Mikhail Khodorkovsky went from being Russia's richest man to its most famous prisoner in a life that has to some extent mirrored the changes in modern Russia.
How rich was richest?
Forbes magazine put his net worth at more than $15bn (£9.1bn) before his arrest in 2003. By comparison, today's richest Russian citizen, Alisher Usmanov, is valued at $17.6bn.
In the early 1990s, other Russians watched their savings eaten by inflation and the assets of their state sold off at bargain prices to those in the know.
Khodorkovsky, a former star of the Moscow Communist Youth League, was making his first millions through his own bank, Menatep.
The really big money came in 1995 when he bought the Yukos oil company at the knockdown price of $350m.
When was the Kremlin good for business?
Khodorkovsky had been close to the centre of power since Soviet days, when he worked as an aide to the last prime minister of the USSR, Ivan Silayev.
In the chaotic years of Boris Yeltsin's rule, Khodorkovsky became one of the oligarchs, a small group of fabulously rich tycoons who kept close to the Kremlin as they built their businesses.
They bankrolled Yeltsin's re-election in 1996 - arguably the last presidential election in Russia where voters were offered a real choice.
Meanwhile, all around them, ordinary Russians watched the continuing decline of their living standards and their country, shaken by a disastrous war against separatists in Chechnya.
Where did it all go wrong?
When Vladimir Putin won the 2000 election, he set about rebuilding a strong state that paid people's wages and pensions on time, and he restored an order of sorts in the war-torn south.
But there would be no going back to communism and tycoons who kept out of the new leader's political path were tolerated, even as Yeltsin's political reforms were rolled back.
Khodorkovsky is credited for his efforts to modernise Russian business practices at that time, introducing unprecedented transparency to the accounts of Yukos.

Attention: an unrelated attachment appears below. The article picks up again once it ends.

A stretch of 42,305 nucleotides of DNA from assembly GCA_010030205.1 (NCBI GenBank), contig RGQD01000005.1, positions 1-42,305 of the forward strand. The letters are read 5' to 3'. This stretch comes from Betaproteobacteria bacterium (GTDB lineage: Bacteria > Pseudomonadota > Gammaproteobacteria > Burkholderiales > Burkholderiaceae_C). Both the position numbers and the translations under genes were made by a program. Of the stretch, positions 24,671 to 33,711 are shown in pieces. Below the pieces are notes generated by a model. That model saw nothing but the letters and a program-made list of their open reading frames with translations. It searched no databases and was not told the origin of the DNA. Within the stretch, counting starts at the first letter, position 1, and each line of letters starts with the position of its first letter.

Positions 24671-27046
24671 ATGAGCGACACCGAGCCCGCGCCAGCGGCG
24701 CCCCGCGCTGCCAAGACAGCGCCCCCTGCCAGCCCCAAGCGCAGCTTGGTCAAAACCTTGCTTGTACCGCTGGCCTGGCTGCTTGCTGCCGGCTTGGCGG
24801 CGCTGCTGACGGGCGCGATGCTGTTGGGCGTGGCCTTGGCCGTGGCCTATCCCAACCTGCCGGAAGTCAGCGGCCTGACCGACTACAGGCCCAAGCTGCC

Sensing a return to one-party rule, he also funded liberal opposition parties. In February 2003 he openly sparred with Mr Putin at a televised meeting, accusing government officials of taking huge bribes.
That October, he was arrested at gunpoint and charged with tax evasion.
Six months later, Mr Putin was re-elected president, increasing his share of the vote from 53% to 71%.
What has changed in a decade?
Convicted of tax evasion in 2005, Khodorkovsky was sent to prison. The billionaire found himself in a Siberian prison camp where inmates could expect to earn $0.81 a day for their labour.
Passionately denying the charges against him, he devoted his energies to clearing his name, his campaign backed by advocates worldwide.
Even when he was tried and sentenced to a second term in 2010, this time for embezzlement and money-laundering, he persevered, releasing statements from his new prison near the Arctic Circle.
In the outside world, Vladimir Putin and his allies saw their iron grip on Russia briefly loosened in 2011, when indignation at corruption boiled over into the biggest street protests since Soviet times.
Mr Putin reasserted his authority and key figures in the protest movement were hounded through the courts, on charges again seen by many as politically motivated.
After arriving in Germany, he said he would not return to Russia until he was confident he would be able to leave it again. Before his release, there had been rumours of new charges being drawn up to keep him in prison even longer.
He stressed he had been released on humanitarian grounds, and that the issue of his guilt had not been discussed, but his conviction still stands.
Khodorkovsky's fortune apparently crumbled long ago, with his business empire effectively seized by the state, but the former oligarch may have amassed moral capital in the eyes of some as a victim of injustice.
However, he said in Berlin he would stay out of Russian politics and instead work as an advocate of political prisoners in Russia and other countries.